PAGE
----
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Hi guys,

As you've been super helpful in the past, I figured I'd put this Q to you as well. I have read the official websites, but am still not 100% clear what the main differences are. I believe I might qualify for both statuses, so which one should I choose? I do not have any dependents who would want to find work, and my financial package includes money from my home country, fellowship money from the US, as well as a TAship, with the possibility of RAships in addition.

Thanks in advance,

IRToni

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Here are some other threads about this question, to get you started. One question you should figure out is whether or not you'd be subject to the two-year rule in case you choose the J-1 (this requires students who were on the J-1 visa to return to their home countries for two years after their visa expires). This depends on the source of your funding, and although it's hard to plan it could limit your career choices in ways that it may be better to avoid. Other than that, there are some minor differences but for unmarried students I'm not sure I know of any major differences. FWIW I chose the F-1 and haven't had any issues with it.

 

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The main advantage of J-1 status is that your dependent can find work, which you say is not the case. There is really no other advantage to be on J-1 and as fuzzy pointed out, potentially even disadvantages too. Usually receiving money from the government will subject you to the 2 year home residency requirement if you are on J-1 (but not if you receive the same money on F-1).
 
The 2 year home residency requirement is a negative for sure--why subject yourself to it when you don't have to? However, I don't think it's that bad--in many cases, the advantages of having a dependent work is far better than having to go home for 2 years before immigrating to the US (I would say it is only bad if both 1) you want to work in the US forever and 2) you will have zero opportunities at home)

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However, I don't think it's that bad--in many cases, the advantages of having a dependent work is far better than having to go home for 2 years before immigrating to the US (I would say it is only bad if both 1) you want to work in the US forever and 2) you will have zero opportunities at home)

 

Well it really kind of depends where 'home' is and what the job opportunities are like there. 

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Well it really kind of depends where 'home' is and what the job opportunities are like there. 

 

Right, which was why I tried to qualify my statement with both of those conditions! The two-year home residency requirement is not that the student must return home for 2 years after their PhD (and OPT) is complete. The requirement is that the graduate must physically reside in their home country for a total period of 2 years before they can get an immigration class visa/status for the US.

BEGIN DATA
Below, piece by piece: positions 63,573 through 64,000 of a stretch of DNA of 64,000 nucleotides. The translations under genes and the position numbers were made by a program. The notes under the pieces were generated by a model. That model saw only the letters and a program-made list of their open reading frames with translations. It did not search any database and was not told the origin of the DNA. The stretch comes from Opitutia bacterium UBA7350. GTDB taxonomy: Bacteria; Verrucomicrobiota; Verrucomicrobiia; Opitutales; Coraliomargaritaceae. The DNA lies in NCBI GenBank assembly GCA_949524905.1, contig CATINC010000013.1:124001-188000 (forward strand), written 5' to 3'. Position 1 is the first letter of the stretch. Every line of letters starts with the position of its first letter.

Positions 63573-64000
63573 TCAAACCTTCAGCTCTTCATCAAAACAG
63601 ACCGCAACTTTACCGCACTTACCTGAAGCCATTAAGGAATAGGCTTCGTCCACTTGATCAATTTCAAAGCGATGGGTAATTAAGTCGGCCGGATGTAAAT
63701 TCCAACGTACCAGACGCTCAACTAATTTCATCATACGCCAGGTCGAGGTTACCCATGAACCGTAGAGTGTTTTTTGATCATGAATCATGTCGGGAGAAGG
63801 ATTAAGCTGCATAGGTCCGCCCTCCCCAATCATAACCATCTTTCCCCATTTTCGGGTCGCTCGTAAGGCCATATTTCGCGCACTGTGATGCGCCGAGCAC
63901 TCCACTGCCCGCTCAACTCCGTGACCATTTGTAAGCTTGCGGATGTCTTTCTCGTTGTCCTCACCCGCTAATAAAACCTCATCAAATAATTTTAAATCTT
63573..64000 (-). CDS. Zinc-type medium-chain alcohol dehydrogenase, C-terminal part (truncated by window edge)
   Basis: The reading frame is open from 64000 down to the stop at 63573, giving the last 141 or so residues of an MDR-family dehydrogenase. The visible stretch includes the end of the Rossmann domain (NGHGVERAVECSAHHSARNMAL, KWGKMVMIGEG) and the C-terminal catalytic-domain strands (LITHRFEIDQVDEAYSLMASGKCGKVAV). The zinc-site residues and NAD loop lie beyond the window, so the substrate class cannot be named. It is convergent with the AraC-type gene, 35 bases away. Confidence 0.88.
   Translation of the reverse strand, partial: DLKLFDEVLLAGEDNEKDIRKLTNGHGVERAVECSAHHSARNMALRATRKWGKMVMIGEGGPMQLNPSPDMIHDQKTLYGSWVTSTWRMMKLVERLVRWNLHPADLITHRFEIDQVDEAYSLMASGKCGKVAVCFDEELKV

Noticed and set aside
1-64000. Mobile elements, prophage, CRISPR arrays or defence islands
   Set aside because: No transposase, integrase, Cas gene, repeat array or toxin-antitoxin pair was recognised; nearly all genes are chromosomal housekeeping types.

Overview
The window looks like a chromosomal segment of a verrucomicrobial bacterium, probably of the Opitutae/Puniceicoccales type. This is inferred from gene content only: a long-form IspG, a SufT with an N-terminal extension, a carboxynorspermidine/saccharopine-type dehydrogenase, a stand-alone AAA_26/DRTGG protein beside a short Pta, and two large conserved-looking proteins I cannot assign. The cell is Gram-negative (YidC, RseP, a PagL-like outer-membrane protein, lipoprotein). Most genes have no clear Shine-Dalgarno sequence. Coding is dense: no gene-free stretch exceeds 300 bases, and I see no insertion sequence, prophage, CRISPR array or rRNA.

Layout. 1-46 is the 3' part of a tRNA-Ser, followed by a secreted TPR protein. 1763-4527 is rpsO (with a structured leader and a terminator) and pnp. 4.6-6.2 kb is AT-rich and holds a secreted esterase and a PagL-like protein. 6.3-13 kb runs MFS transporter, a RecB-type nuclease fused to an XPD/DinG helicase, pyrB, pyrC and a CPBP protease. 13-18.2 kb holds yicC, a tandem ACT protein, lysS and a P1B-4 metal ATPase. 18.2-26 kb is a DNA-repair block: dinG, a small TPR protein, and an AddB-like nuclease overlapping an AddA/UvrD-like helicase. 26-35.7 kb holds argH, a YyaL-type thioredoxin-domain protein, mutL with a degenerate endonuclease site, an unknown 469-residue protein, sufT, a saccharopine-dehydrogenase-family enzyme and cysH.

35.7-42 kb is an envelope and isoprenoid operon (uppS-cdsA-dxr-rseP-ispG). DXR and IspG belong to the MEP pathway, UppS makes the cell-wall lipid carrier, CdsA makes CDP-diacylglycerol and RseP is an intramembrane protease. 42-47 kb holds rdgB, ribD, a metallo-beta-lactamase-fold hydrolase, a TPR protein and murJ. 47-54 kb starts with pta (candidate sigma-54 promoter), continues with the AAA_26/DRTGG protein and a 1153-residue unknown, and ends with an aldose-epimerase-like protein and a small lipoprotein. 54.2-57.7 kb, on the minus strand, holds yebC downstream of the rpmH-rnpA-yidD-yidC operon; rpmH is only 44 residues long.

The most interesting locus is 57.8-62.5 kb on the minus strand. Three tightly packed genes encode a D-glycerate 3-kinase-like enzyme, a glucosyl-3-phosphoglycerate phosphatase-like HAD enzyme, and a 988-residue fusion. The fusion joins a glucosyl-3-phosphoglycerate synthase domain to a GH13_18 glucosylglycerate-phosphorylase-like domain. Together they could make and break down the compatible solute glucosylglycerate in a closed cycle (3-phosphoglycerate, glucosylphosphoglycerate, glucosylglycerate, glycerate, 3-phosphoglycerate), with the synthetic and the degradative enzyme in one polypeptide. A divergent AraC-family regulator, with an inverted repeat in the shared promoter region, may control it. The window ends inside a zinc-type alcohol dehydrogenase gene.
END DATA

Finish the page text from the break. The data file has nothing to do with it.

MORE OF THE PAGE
So, as long as I never plan to immigrate to the US, I do not have to return to Canada at all if I don't want to. In STEM fields, OPT after your PhD on J-1 can last up to 3 years so you can still do your first postdoc in the US. The way I understand the 2 year requirement (but no experience with this yet) is that postdocs on J-1 status are not on immigration class visas so you can do multiple postdocs in the US anyways. And finally, there are ways to apply for a waiver for this requirement. 

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Right, which was why I tried to qualify my statement with both of those conditions! The two-year home residency requirement is not that the student must return home for 2 years after their PhD (and OPT) is complete. The requirement is that the graduate must physically reside in their home country for a total period of 2 years before they can get an immigration class visa/status for the US.

 

So, as long as I never plan to immigrate to the US, I do not have to return to Canada at all if I don't want to. In STEM fields, OPT after your PhD on J-1 can last up to 3 years so you can still do your first postdoc in the US. The way I understand the 2 year requirement (but no experience with this yet) is that postdocs on J-1 status are not on immigration class visas so you can do multiple postdocs in the US anyways. And finally, there are ways to apply for a waiver for this requirement. 

 

Yes, it's also my understanding that you can continue to be on a J-1 visa for several years after you graduate with your PhD, either on OPT or as a postdoc. What you can't do is switch to an immigration class visa and/or apply for a green card. I know there is a waiver you can apply for, but I've heard it's very hard to get (at least for some forms of funding). If you know you want to return to your home country or get a job in a third country after your PhD, there is no problem. But for anyone who wants to have the option of obtaining a TT (or other permanent) job in the US after their PhD/postdoc, this is something to keep in mind.